After that, ISEE-3 continued to collect data on the solar wind and cosmic rays until a decision was made in 1997 to end its mission. Contact with the probe was maintained for two more years until NASA switched off the ground transmitter in 1999. But in 2008, it was unexpectedly discovered that the device was still transmitting a signal to Earth. Further investigations showed that most of the instruments on board were operational and that there was still fuel in the tanks.

In 2014, the spacecraft was due to fly by the Moon, which would allow it to be transferred to a different orbit. The team of enthusiasts decided to use this opportunity to re-awaken ISEE-3 and return it to the Lagrange point. They managed to get permission for the manoeuvre from NASA, and then raised the funds needed to rent the equipment to communicate with the spacecraft.

In May 2014, the enthusiasts managed to establish communication with ISEE-3 and receive its telemetry. Under their control, the spacecraft successfully performed a small manoeuvre that increased the speed of its rotation around its axis. Unfortunately, the spacecraft’s main engines failed to start due to a lack of nitrogen in the fuel system, which is necessary for boosting and fuel supply. In August 2014, ISEE-3 flew past the Moon and then began to move away from the Earth. A month later, contact was lost.

But even though the enthusiasts failed to achieve all their goals, ISEE-3 made history again, showing that even long-decommissioned spacecraft can be awakened and used to solve new problems. In 2031, the probe will return to Earth again. Who knows, maybe someone will be able to contact it once more?

A hard landing on Venus

The year 1978 was a year of Venus for NASA. The organisation launched two spacecraft to the planet. The Pioneer Venus probe was to study the planet from orbit, and the Pioneer Venus Multiprobe was to drop four probes to study the atmosphere.

Landing of the Venus Multiprobe by the Pioneer probe. Source: NASA / Paul Hudson

The Venus Multiprobe spacecraft launched by Pioneer entered the atmosphere of Venus on 9 December 1978 and successfully completed its programme, transmitting the collected data to Earth.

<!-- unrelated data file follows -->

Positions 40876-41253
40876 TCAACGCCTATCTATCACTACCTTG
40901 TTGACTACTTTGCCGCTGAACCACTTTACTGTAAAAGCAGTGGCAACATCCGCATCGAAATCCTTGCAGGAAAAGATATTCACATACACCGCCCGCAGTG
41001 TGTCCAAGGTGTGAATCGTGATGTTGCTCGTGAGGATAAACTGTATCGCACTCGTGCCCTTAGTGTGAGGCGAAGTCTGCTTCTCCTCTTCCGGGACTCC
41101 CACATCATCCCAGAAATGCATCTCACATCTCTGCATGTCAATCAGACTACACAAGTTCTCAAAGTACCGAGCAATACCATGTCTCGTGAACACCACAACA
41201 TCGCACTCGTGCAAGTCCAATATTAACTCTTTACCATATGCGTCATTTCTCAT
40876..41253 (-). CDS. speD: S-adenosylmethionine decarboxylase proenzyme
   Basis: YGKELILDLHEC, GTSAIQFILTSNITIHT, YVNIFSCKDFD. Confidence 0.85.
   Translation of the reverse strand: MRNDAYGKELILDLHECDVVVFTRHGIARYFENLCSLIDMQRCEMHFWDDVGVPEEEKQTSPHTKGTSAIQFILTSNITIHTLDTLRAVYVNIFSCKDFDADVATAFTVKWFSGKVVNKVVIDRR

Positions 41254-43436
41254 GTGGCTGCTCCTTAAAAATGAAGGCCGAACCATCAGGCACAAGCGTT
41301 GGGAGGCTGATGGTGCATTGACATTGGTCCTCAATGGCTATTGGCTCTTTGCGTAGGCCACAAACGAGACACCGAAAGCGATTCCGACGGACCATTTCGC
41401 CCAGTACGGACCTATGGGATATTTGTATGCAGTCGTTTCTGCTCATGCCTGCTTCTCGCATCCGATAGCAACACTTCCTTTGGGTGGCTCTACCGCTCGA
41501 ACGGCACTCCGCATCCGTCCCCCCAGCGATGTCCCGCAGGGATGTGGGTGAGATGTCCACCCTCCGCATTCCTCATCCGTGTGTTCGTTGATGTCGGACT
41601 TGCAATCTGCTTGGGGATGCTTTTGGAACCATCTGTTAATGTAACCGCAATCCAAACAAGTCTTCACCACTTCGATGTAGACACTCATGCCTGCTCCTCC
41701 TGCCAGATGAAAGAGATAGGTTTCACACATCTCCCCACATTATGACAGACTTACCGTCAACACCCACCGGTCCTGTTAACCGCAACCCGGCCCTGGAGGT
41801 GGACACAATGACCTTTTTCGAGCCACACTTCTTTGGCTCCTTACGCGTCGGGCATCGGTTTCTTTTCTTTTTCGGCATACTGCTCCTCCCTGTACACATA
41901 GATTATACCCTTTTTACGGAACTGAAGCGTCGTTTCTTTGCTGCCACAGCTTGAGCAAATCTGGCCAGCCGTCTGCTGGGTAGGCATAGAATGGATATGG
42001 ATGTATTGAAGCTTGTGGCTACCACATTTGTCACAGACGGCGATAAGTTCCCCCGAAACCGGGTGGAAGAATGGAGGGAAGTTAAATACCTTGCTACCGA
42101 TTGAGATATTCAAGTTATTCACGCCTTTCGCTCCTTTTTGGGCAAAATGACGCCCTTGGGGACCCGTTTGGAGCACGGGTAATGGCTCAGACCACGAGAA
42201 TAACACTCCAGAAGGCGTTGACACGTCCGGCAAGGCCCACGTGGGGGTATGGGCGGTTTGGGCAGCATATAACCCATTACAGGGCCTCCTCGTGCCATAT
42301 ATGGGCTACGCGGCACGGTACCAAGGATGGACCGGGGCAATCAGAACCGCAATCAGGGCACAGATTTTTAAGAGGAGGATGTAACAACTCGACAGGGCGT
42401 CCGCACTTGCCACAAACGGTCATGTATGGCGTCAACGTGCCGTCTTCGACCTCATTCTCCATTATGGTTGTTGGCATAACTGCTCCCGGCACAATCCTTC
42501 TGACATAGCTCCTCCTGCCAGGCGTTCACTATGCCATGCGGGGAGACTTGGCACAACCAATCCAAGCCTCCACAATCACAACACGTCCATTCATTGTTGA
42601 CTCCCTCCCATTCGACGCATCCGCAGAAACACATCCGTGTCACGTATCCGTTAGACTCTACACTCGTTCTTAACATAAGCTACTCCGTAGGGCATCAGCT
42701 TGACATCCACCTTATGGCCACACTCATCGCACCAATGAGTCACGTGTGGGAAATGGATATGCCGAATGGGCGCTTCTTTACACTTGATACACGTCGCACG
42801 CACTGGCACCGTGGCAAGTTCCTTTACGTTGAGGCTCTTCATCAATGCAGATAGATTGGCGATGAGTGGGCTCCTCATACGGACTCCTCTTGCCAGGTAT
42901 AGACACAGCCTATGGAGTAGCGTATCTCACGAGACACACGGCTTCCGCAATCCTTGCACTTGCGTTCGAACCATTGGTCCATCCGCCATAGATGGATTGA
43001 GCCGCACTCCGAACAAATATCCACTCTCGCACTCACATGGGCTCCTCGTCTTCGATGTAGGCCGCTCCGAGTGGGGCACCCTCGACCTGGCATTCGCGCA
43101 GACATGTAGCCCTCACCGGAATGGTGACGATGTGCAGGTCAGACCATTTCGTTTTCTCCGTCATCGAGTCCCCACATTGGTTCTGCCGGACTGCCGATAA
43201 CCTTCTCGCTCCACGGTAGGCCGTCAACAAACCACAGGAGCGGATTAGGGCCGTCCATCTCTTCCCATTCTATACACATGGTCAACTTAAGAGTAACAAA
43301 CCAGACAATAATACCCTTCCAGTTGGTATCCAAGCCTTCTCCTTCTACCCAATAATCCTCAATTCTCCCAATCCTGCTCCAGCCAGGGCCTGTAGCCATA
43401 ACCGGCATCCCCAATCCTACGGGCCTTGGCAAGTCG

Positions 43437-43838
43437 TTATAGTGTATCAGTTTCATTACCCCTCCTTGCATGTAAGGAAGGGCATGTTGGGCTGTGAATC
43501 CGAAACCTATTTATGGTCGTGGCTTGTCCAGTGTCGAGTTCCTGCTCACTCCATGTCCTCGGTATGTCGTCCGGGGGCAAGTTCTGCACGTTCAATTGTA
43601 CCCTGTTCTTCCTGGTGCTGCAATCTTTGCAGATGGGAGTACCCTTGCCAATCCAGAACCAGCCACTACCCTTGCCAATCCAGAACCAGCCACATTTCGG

But that was not the end. To the great surprise of the engineers, one of the probes managed to reach the surface of Venus, survived the impact and stayed in touch for 67 minutes. And this was despite the fact that it was not equipped with a parachute or an engine! And this is not to mention the extremely harsh conditions on the surface of the second planet. To this day, this case remains a unique example of how a spacecraft that was never intended to land managed to successfully land on another planet and transmit data.

“Zombie” satellites

We associate the word “zombie” with the undead from horror films. It’s all the more surprising that it is also used in the everyday life of aerospace specialists. They use it to refer to old satellites that suddenly come to life.


The Galaxy-15 satellite. Source: Orbital Sciences

A classic example of such a space zombie is the Galaxy 15 telecommunications satellite, launched in 2005. Five years later, the device stopped responding to commands and began to move from its geostationary position. However, at the end of the year, Galaxy 15 unexpectedly rebooted, after which control over it was restored. As a result, the device operated until 2022, when it was disabled by a solar storm.

NASA has a similar story. In early 2018, amateur astronomer Scott Tilley detected an unusual signal from a spacecraft in a highly elliptical orbit. Tilley was interested in the discovery and concluded that its source was the IMAGE (Imager for Magnetopause-to-Aurora Global Exploration) satellite.

IMAGE was launched by NASA in March 2000. Its main task was to study the interaction of the Earth’s magnetosphere with the solar wind. The satellite operated successfully for five years until the contact was suddenly interrupted on 18 December 2005. As a result, IMAGE was officially declared lost. The cause of the accident was a failure in the power controller.


The IMAGE satellite. Source: NASA

After IMAGE suddenly came back to life, the experts began trying to establish communication with the spacecraft and managed to retrieve its data. However, the contact proved to be unstable — IMAGE fell silent again several times and then came back online. In August 2018, it went silent again, most likely for good. However, it cannot be ruled out that one day IMAGE will “resurrect” once more and then try to contact the Earth again.